RIPLEY: And the explanation for that, that the transport vehicle was running late -- so they used the horse -- the optics alone, treating somebody with the mental --

ROMANS: It's awful.

RIPLEY: Unbelievable.

Philadelphia police and the FBI are releasing this surveillance video this morning as the manhunt intensifies for three armed robbery suspects. The footage shows two armed robbers advancing toward the armored car. Then they run when armored car personnel open fire.

So, one of them dies in an SUV. The driver takes off, a third runs away. FBI now offering a reward for information leading to their arrest and prosecution. ROMANS: All right. Soccer star's call to Congress has gone viral.

He's talking about why he did. Andy Scholes has this morning's "Bleacher Report", next.


[05:24:17] RIPLEY: After taking a stand mid-game over the weekend, U.S. soccer star Alejandro Bedoya tells CNN he will never stop fighting to end gun violence.

ROMANS: Andy Scholes has more on this morning's "Bleacher Report".

Hey, Andy.


You know, we're used to seeing athletes use their platform to speak out on social issues off the field, but Alejandro Bedoya, he was able to do it on the field in the middle of a game after scoring the opening goal of a major league soccer game on Sunday. Bedoya, he found a field mic, and he used it to send a message to Congress.


ALEJANDRO BEDOYA, PHILADELPHIA UNION CAPTAIN: Hey, Congress, do something now! End gun violence! Let's go!


SCHOLES: Yes. And when speaking with CNN, Bedoya said grabbing that mic, it wasn't something he planned.


BEDOYA: I saw the mic, and I think that was like God just telling me, you know, here it is, use your voice.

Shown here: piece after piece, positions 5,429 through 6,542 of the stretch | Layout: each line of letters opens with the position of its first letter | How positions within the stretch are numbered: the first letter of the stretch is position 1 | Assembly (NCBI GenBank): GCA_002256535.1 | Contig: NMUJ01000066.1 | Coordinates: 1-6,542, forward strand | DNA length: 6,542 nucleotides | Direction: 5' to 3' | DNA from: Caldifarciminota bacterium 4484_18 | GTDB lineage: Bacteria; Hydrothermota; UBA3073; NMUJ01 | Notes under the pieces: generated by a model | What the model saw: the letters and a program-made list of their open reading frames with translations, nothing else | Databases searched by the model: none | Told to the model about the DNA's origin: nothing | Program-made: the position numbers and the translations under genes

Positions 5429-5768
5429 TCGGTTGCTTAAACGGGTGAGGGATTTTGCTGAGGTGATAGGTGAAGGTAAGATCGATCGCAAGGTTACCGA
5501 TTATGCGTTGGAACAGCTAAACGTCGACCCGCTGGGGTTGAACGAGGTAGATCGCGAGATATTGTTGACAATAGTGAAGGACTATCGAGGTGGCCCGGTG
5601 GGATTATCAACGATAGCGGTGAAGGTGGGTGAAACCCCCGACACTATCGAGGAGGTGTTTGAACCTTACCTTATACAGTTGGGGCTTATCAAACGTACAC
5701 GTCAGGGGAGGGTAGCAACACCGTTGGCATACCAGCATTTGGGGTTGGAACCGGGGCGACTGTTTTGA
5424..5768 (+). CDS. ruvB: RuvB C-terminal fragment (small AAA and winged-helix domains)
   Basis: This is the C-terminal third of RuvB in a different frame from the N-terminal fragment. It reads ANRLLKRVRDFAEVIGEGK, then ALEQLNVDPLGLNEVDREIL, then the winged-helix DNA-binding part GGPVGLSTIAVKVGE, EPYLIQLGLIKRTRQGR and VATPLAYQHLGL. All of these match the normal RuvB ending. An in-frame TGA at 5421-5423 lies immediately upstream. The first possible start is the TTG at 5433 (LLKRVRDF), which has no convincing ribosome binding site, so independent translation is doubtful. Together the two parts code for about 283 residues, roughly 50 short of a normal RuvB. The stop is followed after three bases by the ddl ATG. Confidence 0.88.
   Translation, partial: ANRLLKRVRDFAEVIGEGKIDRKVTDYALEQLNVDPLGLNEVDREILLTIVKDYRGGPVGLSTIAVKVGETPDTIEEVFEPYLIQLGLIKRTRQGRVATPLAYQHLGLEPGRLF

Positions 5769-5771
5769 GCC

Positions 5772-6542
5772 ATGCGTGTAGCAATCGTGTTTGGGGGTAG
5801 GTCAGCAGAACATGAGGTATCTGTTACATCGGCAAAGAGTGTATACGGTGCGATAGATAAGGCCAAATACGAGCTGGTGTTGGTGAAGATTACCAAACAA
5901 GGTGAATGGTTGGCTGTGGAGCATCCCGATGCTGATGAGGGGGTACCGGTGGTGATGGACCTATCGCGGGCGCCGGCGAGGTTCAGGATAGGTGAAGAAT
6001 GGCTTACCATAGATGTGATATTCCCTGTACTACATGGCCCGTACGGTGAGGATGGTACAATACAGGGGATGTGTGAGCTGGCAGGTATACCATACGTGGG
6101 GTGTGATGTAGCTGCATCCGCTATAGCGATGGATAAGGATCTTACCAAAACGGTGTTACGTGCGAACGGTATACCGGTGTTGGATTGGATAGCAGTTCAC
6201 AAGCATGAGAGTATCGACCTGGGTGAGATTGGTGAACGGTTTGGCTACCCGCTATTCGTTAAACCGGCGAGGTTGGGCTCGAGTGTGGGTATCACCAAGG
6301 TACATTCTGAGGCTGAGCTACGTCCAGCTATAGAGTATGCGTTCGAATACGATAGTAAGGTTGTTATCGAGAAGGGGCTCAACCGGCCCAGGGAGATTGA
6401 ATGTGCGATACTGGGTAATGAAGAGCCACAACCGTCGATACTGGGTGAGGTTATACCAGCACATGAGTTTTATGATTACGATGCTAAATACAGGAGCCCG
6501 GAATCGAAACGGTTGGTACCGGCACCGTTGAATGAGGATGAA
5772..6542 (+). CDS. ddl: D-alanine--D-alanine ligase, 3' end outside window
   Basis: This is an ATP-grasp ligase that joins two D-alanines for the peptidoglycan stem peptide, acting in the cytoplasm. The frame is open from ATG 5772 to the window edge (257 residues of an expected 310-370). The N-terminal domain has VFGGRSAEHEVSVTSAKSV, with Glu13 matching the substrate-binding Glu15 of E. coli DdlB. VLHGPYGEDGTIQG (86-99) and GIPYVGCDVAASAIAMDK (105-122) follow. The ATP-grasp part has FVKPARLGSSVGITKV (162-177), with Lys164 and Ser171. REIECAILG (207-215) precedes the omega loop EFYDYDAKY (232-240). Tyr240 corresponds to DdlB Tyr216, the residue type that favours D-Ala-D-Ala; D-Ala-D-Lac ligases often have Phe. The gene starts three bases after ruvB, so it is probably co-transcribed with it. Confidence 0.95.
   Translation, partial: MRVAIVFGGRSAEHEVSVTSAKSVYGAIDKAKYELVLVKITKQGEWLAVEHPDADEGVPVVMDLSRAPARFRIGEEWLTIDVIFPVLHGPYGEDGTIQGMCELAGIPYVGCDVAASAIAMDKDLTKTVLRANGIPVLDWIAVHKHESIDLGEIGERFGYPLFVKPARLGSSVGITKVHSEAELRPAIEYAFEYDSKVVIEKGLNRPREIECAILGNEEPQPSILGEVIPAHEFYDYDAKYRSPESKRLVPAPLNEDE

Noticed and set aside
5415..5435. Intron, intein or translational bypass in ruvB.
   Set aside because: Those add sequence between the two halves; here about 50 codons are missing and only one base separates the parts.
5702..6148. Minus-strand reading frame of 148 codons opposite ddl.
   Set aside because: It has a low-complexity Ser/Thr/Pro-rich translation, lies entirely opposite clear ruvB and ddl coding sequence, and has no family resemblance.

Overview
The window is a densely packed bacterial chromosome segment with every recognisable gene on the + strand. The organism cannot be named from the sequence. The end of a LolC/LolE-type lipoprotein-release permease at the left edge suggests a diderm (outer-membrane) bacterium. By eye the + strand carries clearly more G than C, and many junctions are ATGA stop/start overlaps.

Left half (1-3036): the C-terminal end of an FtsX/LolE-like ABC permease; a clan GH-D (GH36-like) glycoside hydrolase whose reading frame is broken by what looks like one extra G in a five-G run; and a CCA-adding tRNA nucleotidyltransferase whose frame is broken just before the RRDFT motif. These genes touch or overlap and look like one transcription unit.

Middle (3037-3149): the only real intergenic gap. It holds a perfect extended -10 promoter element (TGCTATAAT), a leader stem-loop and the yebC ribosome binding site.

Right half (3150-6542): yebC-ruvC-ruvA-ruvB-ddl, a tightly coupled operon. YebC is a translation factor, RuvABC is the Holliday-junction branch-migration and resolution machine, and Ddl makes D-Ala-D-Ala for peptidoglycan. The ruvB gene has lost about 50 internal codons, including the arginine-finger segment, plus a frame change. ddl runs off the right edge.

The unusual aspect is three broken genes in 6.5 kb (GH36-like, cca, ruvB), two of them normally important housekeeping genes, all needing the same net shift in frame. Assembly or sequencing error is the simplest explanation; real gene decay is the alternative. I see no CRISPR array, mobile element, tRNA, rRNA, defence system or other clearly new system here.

[05:25:04] And it just, like I said, spur of a moment and did it. A call to action, you know, words -- words can mean a lot, and hopefully, this -- you know, continues the conversation and leads to action.

SCHOLES: And gun violence is a problem that hits home for Bedoya. He grew up 15 minutes from Stoneman Douglas High School where 17 people were killed in a shooting last year.

All right. The Toronto Blue Jays in the list of teams that say they will be extending their protective netting path to dugout towards the foul poles by next season. The Blue Jays say they will do the same at their spring training ballpark in Florida, as well.

And here's a look at teams that have said they will be extending their netting. The White Sox and Nationals are highlighted there because they are the only two teams that have already done so this season.

And speaking of the Blue Jays, check out how happy this young fan was to get an autograph by the team's budding star, Vladimir Guerrero Jr. That is pretty awesome right there. I haven't been that happy since McDonald's announced they were bringing back the McRib.

And finally, you can now own Tom Brady and Gisele's house. The couple putting their Massachusetts home on the market for just under $40 million. Brady and Gisele, they custom-built the home after buying the lot in 2013. It's only five bedrooms, but does have a gym, spa, yoga studio, and, of course, an office that Tom Brady used quite a bit to watch a game video.

Pretty cool, right, to sit where Tom Brady did, watching video?


SCHOLES: I'm just $39.5 million short. Maybe we could pool our money together --

ROMANS: I'm the full $40 million short, I'm for the full $40 million short of that.

Why is he moving? It looks like a very nice house.

RIPLEY: It's a lovely house, with the yoga studio to boot. I mean, you can't beat it.

ROMANS: All right. Thanks, Andy.

SCHOLES: All right.

ROMANS: President Trump heads to Dayton and then El Paso in a matter of hours. Critics question whether his visit will help the healing.

More from both communities, next.